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GPS on the iPhone

iPhone GPS Test for Well Location

On August 31, 2010 I visited Oil City, PA to survey oil fields in the area. Tom Karg was my guide and we went to three different fields that day. We looked at a number of well sites and tank batteries at the different sites.

One important piece of information that needs to be collected is the location of each well and one of the things we did was use the iPhone GPS hardware and software to test this feature to see if it was accurate enough for our purposes. The GPS operates independently of the iPhone communication hardware, so it is not affected by weak cell signals in the field.

The first thing we did was test the GPS signal in the hotel parking lot and according to the blue dot in the center, it looks to be within a few feet of where we were standing. In the field, the wells are spaced close together, at about 300 feet, and we want to know if the GPS can give accurate enough readings to identify the well locations.

As you will see from the data below, the iPhone GPS is able to identify well site locations in the oil filed. The use of the built-in iPhone GPS would be considered an advanced feature of the wellsite data collection software, however it was an easy thing to test to see if it would work to uniquely identify closely spaced wells, such as the ones in western Pennsylvania.

The use of the GPS feature of the iPhone has some interesting possibilities. It would be able to automatically identify the well as the operator approached the site avoiding the necessity of the operator to manually identify the well, thus reducing the amount of data entry the operator has to perform.

GPS in the Field

We visited four wells and a tank battery. GPS locations were taken at each location, and an additional reading was taken at a nearby gas station for reference. The chart below lists the latitude and longitude for each location and also shows the computation of the distance between each adjacent location.

location # Latitude N Longitude W Altitude distance ft height adj ft
1 41.424088 79.769318 1324 400.8 400.8
2 41.425179 79.769448 1323 350.3 356.7
3 41.426135 79.769538 1390 260.9 265.0
4 41.426848 79.769481 1436 2540.4 2568.2
5 41.419896 79.769081 1059 3359.5 3511.8
6 41.417357 79.777933 36
Earth Radius meters/feet
km 6,371,009.00
statute miles 20,902,258.08
Distances are computed between 1 & 2, 2 & 3, 3 & 4, 4 & 5 and 5 & 6.
Adjustment for height is calculated from a^2 + b^2 = c^2 where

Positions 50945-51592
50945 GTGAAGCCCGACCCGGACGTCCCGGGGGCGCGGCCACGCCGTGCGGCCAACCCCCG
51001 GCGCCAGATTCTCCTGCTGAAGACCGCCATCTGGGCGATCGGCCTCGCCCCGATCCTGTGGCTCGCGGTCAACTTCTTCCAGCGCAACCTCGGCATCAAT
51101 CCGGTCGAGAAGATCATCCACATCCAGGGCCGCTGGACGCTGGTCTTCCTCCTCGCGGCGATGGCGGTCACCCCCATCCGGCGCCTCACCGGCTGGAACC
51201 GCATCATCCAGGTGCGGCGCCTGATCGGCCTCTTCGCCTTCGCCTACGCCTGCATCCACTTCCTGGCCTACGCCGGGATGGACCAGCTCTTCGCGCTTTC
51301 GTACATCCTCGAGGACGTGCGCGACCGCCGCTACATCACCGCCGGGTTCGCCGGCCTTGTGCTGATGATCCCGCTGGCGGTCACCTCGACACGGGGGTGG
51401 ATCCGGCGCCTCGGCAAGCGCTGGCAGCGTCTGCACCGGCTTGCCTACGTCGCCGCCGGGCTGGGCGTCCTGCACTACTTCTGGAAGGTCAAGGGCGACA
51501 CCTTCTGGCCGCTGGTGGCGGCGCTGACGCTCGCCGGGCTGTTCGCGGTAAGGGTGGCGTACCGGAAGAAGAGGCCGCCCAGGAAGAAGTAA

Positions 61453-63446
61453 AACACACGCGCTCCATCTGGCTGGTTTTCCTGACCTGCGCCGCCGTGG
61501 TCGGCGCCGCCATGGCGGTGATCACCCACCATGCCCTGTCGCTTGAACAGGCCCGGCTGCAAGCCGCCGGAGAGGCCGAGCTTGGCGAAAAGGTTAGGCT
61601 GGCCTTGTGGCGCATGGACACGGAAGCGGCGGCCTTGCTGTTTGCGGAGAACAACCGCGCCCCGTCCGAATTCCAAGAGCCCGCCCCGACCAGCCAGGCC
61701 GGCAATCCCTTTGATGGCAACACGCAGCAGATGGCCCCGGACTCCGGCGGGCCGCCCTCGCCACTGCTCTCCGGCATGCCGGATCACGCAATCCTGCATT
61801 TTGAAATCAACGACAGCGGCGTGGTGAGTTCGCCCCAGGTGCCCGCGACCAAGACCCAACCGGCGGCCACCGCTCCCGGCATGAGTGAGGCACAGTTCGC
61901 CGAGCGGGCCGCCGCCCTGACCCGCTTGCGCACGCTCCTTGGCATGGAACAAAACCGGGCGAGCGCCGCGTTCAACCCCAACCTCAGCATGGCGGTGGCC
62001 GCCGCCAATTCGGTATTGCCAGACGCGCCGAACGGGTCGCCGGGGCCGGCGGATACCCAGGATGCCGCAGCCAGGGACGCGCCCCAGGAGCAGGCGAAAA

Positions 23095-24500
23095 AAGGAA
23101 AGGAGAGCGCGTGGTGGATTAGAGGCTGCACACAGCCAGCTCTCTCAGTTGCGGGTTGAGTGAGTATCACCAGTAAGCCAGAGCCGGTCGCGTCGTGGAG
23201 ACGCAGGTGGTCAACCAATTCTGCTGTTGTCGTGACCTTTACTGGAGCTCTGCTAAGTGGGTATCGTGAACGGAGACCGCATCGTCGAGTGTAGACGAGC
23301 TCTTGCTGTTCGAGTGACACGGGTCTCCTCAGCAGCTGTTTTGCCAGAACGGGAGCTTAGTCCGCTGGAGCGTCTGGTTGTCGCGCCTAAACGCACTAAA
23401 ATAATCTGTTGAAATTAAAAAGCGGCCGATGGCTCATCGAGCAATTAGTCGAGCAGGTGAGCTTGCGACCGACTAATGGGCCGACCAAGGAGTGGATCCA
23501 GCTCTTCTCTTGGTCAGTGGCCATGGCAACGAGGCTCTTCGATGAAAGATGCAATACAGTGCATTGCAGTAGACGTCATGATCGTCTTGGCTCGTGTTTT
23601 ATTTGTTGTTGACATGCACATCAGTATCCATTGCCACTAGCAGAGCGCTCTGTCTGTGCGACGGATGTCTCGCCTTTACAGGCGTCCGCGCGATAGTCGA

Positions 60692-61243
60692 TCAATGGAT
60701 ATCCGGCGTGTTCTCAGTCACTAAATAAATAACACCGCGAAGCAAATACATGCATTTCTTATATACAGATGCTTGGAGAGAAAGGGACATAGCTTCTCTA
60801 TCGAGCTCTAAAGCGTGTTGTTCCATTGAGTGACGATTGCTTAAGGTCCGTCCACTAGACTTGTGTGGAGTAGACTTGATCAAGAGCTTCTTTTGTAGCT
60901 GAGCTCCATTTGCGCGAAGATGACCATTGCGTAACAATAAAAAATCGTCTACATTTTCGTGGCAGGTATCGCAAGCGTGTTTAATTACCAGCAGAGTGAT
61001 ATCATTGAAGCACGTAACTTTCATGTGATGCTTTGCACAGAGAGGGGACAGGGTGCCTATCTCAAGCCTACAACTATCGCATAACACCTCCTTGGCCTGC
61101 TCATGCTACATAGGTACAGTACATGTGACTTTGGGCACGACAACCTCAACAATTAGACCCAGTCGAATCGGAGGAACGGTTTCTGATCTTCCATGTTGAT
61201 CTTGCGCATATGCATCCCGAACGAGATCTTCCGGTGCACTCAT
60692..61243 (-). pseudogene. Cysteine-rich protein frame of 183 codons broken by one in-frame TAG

a is the altitude (height) difference and b is the lat-lon distance
from the previous column.

The latitude and longitude readings were then plotted on a Google map as shown below. The locations and distances all correlate with the locations in the field and show that the iPhone GPS functionality is adequate to uniquely locate wells and tank batteries in the oil field, even spaced as closely as the ones in our test field.

Unfortunately, the Google map is not current enough to show the access roads or tank batteries since this is a fairly new oil field. In this case it is unlikely that the wells could be visually spotted on the map because of the tree cover.

We were able to identify the straight line across the upper left portion of the map as the power company right of way. The gas station was also easy to identify on the map.

GPS on the iPhone

For the test, I used an iPhone application called MotionX GPS. Some of the test screens are shown below. The MotionX GPS application uses the iPhone GPS hardware and wireless communication to gather the GPS data and plot the location on a Google map. It also can use the iPhone camera to record images for a location.

The first screen shot shows the display of latitude and longitude information. You will also notice that the altitude is also given. The is location 1 on the above chart and map.

The next screen shot shows the location plotted on a Google Map. It is at a different scale that the map above, but you can still see that the point is in the same location. The map is retrieved over wireless communication, however maps can be preloaded for locations where there is poor signal strength.

The next image was taken at location 1. It is possible to attach a visual record to each wellsite. The use of the iPhone camera capability could come in handy for a variety of reasons. In addition to visually identifying the well, images can be emailed, perhaps with a picture of a part needing repair at that location.

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